Delaware Technical Community College and Christiana Care Health System have received a $1 million grant to teach gene editing to community college students.
The grant, awarded by the National Science Foundation, will allow researchers to offer Del Tech students valuable hands-on learning techniques in a growing field.
John McDowell teaches biology and biotechnology at Del Tech’s Stanton campus.
“We’re very excited about the opportunities it will provide for students that we have in the biological sciences program at the college,” McDowell said.
Eric Kmiec is the director of Christiana Care’s Gene Editing Institute at the Helen F. Graham Cancer Center. He says this grant will help students get a leg up in bioscience careers.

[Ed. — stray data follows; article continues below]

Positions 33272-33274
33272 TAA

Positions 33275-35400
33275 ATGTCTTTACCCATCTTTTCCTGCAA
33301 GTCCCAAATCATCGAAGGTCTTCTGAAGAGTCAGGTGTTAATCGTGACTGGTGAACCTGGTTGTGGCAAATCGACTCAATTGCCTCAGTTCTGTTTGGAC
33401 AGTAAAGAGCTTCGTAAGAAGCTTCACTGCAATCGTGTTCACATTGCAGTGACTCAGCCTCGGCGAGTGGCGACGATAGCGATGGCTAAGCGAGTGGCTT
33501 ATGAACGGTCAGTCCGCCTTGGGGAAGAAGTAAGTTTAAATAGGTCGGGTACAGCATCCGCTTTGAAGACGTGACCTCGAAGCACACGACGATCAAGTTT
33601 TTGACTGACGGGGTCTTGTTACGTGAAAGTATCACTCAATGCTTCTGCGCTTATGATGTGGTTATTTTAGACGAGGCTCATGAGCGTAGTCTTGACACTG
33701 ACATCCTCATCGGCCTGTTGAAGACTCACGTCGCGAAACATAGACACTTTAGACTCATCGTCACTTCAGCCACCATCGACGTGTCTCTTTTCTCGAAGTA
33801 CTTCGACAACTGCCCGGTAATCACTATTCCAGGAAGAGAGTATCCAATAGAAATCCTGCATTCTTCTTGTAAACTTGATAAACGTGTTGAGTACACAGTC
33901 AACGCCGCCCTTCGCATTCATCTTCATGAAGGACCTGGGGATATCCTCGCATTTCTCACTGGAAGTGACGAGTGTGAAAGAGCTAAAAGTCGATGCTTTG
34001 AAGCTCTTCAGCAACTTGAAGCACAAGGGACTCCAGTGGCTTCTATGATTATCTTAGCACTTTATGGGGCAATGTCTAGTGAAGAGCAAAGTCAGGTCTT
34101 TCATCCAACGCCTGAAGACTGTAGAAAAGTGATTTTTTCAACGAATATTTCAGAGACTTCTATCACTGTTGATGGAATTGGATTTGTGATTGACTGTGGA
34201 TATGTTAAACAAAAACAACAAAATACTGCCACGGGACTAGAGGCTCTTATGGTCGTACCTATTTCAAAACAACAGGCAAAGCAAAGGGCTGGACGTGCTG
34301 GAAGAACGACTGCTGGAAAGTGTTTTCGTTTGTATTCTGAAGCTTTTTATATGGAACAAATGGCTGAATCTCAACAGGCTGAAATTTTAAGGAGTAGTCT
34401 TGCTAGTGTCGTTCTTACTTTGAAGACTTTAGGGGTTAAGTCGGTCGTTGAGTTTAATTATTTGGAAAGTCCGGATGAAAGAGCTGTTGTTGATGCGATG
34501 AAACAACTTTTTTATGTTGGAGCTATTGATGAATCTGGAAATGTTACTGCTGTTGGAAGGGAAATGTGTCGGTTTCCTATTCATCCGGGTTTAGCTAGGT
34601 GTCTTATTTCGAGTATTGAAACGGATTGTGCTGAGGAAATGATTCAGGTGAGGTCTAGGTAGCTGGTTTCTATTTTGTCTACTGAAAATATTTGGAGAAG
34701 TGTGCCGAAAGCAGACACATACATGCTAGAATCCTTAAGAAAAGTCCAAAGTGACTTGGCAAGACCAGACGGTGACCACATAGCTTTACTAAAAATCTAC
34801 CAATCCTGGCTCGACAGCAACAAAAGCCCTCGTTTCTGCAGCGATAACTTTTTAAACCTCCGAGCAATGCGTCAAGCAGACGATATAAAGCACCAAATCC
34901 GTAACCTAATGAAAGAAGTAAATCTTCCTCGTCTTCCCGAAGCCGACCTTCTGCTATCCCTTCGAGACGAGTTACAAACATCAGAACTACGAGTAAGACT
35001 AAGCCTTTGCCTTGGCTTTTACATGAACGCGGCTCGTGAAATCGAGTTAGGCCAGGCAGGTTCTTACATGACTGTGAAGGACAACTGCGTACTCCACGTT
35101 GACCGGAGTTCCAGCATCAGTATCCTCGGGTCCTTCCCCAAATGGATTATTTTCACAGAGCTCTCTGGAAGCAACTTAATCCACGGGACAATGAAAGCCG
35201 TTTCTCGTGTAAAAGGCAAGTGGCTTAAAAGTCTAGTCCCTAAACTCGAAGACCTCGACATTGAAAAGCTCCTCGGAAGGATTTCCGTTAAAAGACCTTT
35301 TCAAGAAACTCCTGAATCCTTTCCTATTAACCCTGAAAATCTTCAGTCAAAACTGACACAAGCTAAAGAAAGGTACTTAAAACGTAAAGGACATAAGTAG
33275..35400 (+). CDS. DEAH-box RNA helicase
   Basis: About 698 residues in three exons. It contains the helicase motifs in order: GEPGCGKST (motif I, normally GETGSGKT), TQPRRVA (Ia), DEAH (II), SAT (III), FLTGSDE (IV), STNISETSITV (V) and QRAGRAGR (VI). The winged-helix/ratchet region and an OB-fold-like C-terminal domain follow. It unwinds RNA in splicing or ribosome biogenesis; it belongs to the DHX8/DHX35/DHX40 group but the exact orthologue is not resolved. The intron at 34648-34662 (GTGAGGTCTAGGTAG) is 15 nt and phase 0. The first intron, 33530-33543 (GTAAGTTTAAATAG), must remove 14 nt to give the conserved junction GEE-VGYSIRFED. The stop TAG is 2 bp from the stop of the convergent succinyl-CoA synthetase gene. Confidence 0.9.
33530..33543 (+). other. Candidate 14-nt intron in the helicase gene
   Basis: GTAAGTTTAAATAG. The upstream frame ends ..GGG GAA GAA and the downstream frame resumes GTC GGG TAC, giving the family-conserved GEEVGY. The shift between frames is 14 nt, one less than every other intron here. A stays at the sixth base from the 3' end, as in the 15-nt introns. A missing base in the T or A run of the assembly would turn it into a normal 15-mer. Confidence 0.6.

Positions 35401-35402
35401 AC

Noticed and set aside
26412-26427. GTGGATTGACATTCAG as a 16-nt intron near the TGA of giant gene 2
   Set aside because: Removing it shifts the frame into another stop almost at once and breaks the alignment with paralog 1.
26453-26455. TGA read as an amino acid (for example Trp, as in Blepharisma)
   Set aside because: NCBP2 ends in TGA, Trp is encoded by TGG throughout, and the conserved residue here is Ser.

“The ability to use this technology and understand it helps students who want to do therapeutic medicine and want to do genetic medicine on patients,” Kmiec said.
Through the grant, students will learn different gene editing techniques in hands-on lab courses and workshops. They’ll also learn about ethics, human cells and applying their skills in the real world.
“We felt strongly that since we have the expertise here, it was almost the perfect storm,” Kmiec said. “You have great educators at Del Tech who are very focused on curriculum development and you have a technology with the folks here [at Christiana Care] who are pretty skilled in that. By combining that we would be able to give the students in Delaware a bit of a step up.”
The curriculum is being pioneered in Delaware starting in October. Kmiec is looking to move it nationally this spring.